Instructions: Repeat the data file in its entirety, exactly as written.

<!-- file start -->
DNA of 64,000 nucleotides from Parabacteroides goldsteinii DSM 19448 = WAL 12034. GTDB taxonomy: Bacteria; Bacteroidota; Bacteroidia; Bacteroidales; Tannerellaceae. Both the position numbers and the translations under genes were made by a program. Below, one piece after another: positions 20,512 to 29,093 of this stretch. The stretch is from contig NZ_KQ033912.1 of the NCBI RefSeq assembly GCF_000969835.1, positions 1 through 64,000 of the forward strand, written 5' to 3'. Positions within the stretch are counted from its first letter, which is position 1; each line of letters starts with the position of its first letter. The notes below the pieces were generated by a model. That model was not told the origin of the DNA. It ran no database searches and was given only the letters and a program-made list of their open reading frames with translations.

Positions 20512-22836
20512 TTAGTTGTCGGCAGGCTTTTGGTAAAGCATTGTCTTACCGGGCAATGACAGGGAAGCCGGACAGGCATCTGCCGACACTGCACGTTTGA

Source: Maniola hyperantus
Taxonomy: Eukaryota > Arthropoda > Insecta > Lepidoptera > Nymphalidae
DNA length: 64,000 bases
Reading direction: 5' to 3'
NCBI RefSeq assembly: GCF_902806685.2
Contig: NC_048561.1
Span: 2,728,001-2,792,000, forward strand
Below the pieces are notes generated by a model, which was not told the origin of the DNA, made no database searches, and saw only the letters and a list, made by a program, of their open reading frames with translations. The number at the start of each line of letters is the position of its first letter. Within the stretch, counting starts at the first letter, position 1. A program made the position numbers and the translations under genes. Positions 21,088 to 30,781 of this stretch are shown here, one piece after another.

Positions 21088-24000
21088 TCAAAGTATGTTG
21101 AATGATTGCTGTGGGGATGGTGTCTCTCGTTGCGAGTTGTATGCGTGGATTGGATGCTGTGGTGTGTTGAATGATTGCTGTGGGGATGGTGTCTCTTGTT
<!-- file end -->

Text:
DNA of 64,000 nucleotides from Parabacteroides goldsteinii DSM 19448 = WAL 12034. GTDB taxonomy: Bacteria; Bacteroidota; Bacteroidia; Bacteroidales; Tannerellaceae. Both the position numbers and the translations under genes were made by a program. Below, one piece after another: positions 20,512 to 29,093 of this stretch. The stretch is from contig NZ_KQ033912.1 of the NCBI RefSeq assembly GCF_000969835.1, positions 1 through 64,000 of the forward strand, written 5' to 3'. Positions within the stretch are counted from its first letter, which is position 1; each line of letters starts with the position of its first letter. The notes below the pieces were generated by a model. That model was not told the origin of the DNA. It ran no database searches and was given only the letters and a program-made list of their open reading frames with translations.

Positions 20512-22836
20512 TTAGTTGTCGGCAGGCTTTTGGTAAAGCATTGTCTTACCGGGCAATGACAGGGAAGCCGGACAGGCATCTGCCGACACTGCACGTTTGA

Source: Maniola hyperantus
Taxonomy: Eukaryota > Arthropoda > Insecta > Lepidoptera > Nymphalidae
DNA length: 64,000 bases
Reading direction: 5' to 3'
NCBI RefSeq assembly: GCF_902806685.2
Contig: NC_048561.1
Span: 2,728,001-2,792,000, forward strand
Below the pieces are notes generated by a model, which was not told the origin of the DNA, made no database searches, and saw only the letters and a list, made by a program, of their open reading frames with translations. The number at the start of each line of letters is the position of its first letter. Within the stretch, counting starts at the first letter, position 1. A program made the position numbers and the translations under genes. Positions 21,088 to 30,781 of this stretch are shown here, one piece after another.

Positions 21088-24000
21088 TCAAAGTATGTTG
21101 AATGATTGCTGTGGGGATGGTGTCTCTCGTTGCGAGTTGTATGCGTGGATTGGATGCTGTGGTGTGTTGAATGATTGCTGTGGGGATGGTGTCTCTTGTT